Edward Gorey (1925-2000) was an American writer and illustrator of “children’s” books that satirized Victorian and Edwardian Britain. He was born in Chicago in 1925 and later attended Harvard University. His books contain dark satire, often depicting characters who experience tragic deaths that are, in a way, tragically humorous. However, Gorey did not necessarily consider his work satirical. He referred to his work as “literary nonsense” in the same vein as Lewis Carroll. Gorey began his publishing career as an illustrator of various books such as Bram Stoker’s Dracula and H.G. Wells’ The War of the Worlds. He went on to write and illustrate over 100 books in his characteristic pen and ink, hashmark style.
In this activity, students will analyze the satire of Gorey's "children's book" "The Gashlycrumb Tinies" by discussing how the author uses setting and repetition to create dark humor and satirize the Victorian Period. Students will then create their own alphabet primers in the style of Edward Gorey.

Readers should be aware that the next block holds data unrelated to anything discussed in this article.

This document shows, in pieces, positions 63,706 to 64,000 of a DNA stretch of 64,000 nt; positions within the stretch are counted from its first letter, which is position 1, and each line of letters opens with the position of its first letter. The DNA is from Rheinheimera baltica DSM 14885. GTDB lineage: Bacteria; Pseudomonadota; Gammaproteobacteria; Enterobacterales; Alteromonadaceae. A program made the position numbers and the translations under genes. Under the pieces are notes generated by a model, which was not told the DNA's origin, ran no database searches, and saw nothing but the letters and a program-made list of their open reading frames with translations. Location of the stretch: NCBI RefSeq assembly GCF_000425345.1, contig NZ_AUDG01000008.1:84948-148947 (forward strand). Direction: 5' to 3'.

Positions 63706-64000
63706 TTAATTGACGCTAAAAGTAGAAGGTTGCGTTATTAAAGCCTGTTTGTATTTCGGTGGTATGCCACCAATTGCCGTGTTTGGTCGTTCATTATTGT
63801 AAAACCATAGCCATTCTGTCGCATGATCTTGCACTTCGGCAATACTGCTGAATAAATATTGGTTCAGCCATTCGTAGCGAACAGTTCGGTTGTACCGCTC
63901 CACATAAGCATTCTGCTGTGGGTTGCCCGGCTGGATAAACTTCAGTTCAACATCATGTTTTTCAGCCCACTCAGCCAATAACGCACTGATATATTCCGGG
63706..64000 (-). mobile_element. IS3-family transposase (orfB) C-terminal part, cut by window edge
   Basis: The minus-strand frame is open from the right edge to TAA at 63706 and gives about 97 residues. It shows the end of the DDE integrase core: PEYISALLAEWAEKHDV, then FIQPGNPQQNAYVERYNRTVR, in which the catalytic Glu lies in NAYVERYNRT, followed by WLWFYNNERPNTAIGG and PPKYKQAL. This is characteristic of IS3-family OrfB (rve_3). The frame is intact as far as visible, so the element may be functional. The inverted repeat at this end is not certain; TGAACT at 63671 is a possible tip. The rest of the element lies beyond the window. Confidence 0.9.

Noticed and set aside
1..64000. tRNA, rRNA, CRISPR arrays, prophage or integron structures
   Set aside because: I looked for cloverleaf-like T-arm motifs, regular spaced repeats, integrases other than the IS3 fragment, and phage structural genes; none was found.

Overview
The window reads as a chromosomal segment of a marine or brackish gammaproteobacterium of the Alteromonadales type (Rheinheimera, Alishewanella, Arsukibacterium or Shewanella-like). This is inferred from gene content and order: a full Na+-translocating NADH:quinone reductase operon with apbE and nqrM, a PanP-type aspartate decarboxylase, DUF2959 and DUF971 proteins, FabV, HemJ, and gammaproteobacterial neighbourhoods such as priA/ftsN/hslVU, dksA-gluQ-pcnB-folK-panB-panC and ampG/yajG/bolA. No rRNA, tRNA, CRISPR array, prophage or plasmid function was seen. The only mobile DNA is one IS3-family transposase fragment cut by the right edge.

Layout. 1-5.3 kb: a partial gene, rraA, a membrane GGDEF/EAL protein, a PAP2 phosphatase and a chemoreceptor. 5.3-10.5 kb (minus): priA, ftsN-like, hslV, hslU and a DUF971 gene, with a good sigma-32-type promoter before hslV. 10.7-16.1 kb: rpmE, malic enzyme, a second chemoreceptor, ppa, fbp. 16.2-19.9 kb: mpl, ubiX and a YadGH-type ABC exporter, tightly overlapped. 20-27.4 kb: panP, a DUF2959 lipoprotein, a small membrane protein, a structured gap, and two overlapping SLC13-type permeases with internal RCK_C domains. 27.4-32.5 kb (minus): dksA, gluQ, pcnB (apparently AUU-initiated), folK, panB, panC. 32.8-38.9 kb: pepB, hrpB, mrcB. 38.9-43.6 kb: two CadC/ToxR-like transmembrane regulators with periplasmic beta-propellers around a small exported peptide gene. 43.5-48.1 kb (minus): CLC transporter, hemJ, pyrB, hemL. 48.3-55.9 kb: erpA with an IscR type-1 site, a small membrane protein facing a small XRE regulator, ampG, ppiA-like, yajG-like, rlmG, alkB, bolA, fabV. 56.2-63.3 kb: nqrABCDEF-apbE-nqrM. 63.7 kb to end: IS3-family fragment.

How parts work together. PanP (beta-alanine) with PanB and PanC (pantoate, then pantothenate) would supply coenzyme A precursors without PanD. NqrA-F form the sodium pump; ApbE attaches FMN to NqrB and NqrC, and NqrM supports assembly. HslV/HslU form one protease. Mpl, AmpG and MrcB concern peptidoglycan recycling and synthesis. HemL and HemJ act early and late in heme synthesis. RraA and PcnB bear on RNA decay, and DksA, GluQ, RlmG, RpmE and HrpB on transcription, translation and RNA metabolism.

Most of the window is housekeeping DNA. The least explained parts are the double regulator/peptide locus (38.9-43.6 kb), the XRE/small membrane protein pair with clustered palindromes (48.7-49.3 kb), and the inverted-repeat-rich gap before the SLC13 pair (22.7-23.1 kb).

This is an interesting activity to complete around Halloween time or during a study on Gothic literature.
Please be forewarned that Edward Gorey's writing is satire or even absurd-- but not necessarily for the faint of heart. Please review "The Gashlycrumb Tinies" for appropriateness to determine if his work is fit for your students and school.
This lesson plan does not contain the original text or illustrations of Gorey's short story; however, it can be found online as a .pdf file-- or perhaps, in your local library or bookstore.
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